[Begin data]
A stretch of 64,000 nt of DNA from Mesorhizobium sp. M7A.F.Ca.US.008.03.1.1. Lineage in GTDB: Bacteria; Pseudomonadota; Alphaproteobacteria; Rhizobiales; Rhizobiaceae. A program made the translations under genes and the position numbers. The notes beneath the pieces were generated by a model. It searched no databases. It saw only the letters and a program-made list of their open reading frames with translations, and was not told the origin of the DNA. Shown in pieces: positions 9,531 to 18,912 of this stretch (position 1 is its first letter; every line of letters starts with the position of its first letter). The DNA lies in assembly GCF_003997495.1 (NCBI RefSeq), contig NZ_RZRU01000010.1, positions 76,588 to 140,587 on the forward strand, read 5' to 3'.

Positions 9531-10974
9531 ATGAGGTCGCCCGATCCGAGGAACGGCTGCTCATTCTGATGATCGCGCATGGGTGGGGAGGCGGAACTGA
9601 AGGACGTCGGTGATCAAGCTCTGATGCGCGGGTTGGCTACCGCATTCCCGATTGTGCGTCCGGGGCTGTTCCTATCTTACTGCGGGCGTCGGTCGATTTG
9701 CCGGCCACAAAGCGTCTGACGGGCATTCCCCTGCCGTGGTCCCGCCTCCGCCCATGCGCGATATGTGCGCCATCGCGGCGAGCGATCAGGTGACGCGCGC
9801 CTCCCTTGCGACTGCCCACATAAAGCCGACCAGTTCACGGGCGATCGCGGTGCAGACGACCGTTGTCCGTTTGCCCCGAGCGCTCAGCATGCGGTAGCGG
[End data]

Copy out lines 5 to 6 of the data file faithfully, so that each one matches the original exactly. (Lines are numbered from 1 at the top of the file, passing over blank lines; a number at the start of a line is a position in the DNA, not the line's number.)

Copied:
9701 CCGGCCACAAAGCGTCTGACGGGCATTCCCCTGCCGTGGTCCCGCCTCCGCCCATGCGCGATATGTGCGCCATCGCGGCGAGCGATCAGGTGACGCGCGC
9801 CTCCCTTGCGACTGCCCACATAAAGCCGACCAGTTCACGGGCGATCGCGGTGCAGACGACCGTTGTCCGTTTGCCCCGAGCGCTCAGCATGCGGTAGCGG